Has there ever been a movie that turned evil into a bright sunshiny day the way “Midsommar” does? The characters are heading for the land of the midnight sun, and as soon as they arrive in the idyllic Swedish countryside, where they take magic mushrooms and fuse with their surroundings (Dani looks down at the grass and sees blades of it sprouting up through her feet), they’ve entered a psychedelic wildflower Eden of dread, a place overrun by shiny happy people holding hands in white-cotton Amish-hippie folkdräkt. The happier the place seems, of course, the more sinister it is.
The most radical thing that Ari Aster does in “Midsommar” is to cut out any whisper of conventional genre mechanics. Jordan Peele didn’t shun that stuff in “Get Out” — a movie, in structure and spirit, that’s a kind of cousin to this one. He crafted a head-trip nightmare that was also a tightly wound drama of retaliation and escape. “Midsommar,” by contrast, unfolds like a languid dream of blood and fear in the sun, but I actually wish that the film had been more shockingly violent — that the horrors visited upon the main characters had more of a scary-existential this is really happening vibe.
If you’ve seen “The Wicker Man,” and even if you haven’t, you sort of know what’s coming in “Midsommar” even when you don’t know. There are a lot of surprises, and I was never bored, but in a movie that starts with an hour-and-and-a half of slow-burn fuse, we ultimately want more than surprise — we want revelation. We want awe. And once we’ve seen the commune kill off two of its tribal elders in a rite of sacrificial euthanasia (“We stick our elders in nursing homes,” says Christian, trying to explain it. “I’m sure they find that really disturbing too”), we’re primed for violence. When it arrives, it’s not nearly as startling as it could be.
What is powerful about “Midsommar” is its vision of a cult of holistic extremists that connects, in unusual and resonant ways, with the emerging spirit of today. I have no idea if the Swedish commune of the Hårga has any basis in reality; it seems more like a fusion of movie tropes, from “The Wicker Man” to the maids in floral headdresses to the glowering tribal leaders to the way that key characters are named Pelle and Ingmar.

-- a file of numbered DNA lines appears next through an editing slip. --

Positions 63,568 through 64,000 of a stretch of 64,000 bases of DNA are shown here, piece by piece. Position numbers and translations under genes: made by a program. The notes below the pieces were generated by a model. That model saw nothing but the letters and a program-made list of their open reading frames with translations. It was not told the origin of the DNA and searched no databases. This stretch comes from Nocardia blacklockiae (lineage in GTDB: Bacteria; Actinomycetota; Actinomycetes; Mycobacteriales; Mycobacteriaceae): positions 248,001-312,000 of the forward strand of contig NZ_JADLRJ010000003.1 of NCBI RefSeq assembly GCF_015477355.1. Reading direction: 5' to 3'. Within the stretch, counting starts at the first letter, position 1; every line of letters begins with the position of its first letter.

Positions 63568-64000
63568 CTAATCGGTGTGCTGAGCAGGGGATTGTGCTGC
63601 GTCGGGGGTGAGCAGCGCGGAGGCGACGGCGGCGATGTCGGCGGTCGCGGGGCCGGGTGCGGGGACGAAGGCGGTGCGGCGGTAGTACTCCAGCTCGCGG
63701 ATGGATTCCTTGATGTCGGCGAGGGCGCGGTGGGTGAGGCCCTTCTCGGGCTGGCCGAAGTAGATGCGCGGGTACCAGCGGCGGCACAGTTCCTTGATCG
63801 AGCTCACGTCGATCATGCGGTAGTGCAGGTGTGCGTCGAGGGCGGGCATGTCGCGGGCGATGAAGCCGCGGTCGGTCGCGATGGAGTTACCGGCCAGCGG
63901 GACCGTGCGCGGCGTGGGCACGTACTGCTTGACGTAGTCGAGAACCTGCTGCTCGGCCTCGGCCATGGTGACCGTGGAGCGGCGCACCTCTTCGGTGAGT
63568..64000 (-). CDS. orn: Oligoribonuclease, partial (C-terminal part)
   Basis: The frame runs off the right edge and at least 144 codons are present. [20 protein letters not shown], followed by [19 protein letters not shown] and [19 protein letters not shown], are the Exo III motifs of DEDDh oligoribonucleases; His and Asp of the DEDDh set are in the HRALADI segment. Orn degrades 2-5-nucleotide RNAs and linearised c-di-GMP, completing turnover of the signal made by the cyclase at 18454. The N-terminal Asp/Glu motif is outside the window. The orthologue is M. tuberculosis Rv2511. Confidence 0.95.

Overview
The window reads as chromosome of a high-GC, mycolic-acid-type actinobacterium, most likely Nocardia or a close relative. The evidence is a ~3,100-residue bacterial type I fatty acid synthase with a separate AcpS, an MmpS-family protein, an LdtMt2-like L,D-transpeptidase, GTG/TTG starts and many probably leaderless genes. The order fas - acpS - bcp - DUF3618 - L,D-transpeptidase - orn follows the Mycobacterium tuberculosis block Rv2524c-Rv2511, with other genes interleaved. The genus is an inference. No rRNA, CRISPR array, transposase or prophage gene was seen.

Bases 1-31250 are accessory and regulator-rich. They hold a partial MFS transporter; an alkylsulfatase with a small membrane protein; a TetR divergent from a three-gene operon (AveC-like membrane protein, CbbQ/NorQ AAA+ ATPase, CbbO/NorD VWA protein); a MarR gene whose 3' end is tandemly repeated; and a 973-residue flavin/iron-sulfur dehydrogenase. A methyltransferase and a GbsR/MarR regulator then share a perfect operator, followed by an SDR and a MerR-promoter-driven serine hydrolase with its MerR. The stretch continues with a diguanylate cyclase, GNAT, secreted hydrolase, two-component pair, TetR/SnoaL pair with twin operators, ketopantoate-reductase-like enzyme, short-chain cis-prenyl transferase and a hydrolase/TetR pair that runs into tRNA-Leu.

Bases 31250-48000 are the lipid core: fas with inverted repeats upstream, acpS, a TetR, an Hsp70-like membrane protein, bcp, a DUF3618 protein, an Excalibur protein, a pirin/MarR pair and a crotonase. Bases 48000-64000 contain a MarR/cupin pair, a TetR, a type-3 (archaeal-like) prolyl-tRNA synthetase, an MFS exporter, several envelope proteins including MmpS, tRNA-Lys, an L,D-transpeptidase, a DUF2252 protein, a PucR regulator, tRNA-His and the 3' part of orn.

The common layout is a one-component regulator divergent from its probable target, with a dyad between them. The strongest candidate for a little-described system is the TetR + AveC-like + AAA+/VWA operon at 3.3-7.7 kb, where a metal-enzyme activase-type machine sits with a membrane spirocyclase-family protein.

But the key element of real-world grounding is that, though the Hårga are presented as a primeval fertility cult, they’re really a counterculture commune out of the late ’60s and early ’70s — a daisy-chain fascist love-in, a vision of contemporary people embracing a trippy, sexed-out, timeless ideal of going back to nature. And though the communes of the ’60s and ’70s mostly fell apart, what remained was the counterculture vision of shared, and merged, identity. That, ironically, is the true nightmare of “Midsommar.”
The ’60s didn’t just give us a lot of progressive causes, along with quaintly dated hippie sentimentality. It gave us what was once referred to as the human potential movement, which started with things like est and the Naropa Institute, which were about people devising new ways to set aside their egos and “connect.” And that impulse has never gone away. If you’ve ever spent a weekend at a New Age retreat (or maybe a corporate seminar), you know that impulse is planted, more than ever, at the center of the culture, where it is now hooked up with the mystique of digital “connection.” What we mean when we say “the ’60s” may be ancient history, but the hidden legacy of the ’60s is that we’re increasingly a nation of sects, tribes, people obsessively seeking out those of like-minded desire. There’s a case to be made that we’re now evolving, in our thinking, into a nation of cults, which is why, when it comes to politics, rationality seems, more and more, to have vacated the building — not only on the right (though primarily there), but on the left as well. Debate, more and more, seems over. It has been replaced by the fundamentalism of belief.
The horror of “Midsommar” is that innocent people die, in gruesome ways. But the real horror of “Midsommar” is that Florence Pugh’s Dani, drawn to the center of her own shattered identity, replaces it by becoming the self-actualized queen of her surroundings. Dani, in this movie, is really all of us. She loses herself, only to find her new self. She sheds her skepticism and joins the group. She fixes her broken relationship with her lover by reducing him to a piece of timber. She heals her trauma by giving her benediction to flowers of evil. And she does it, in the end, with a smile.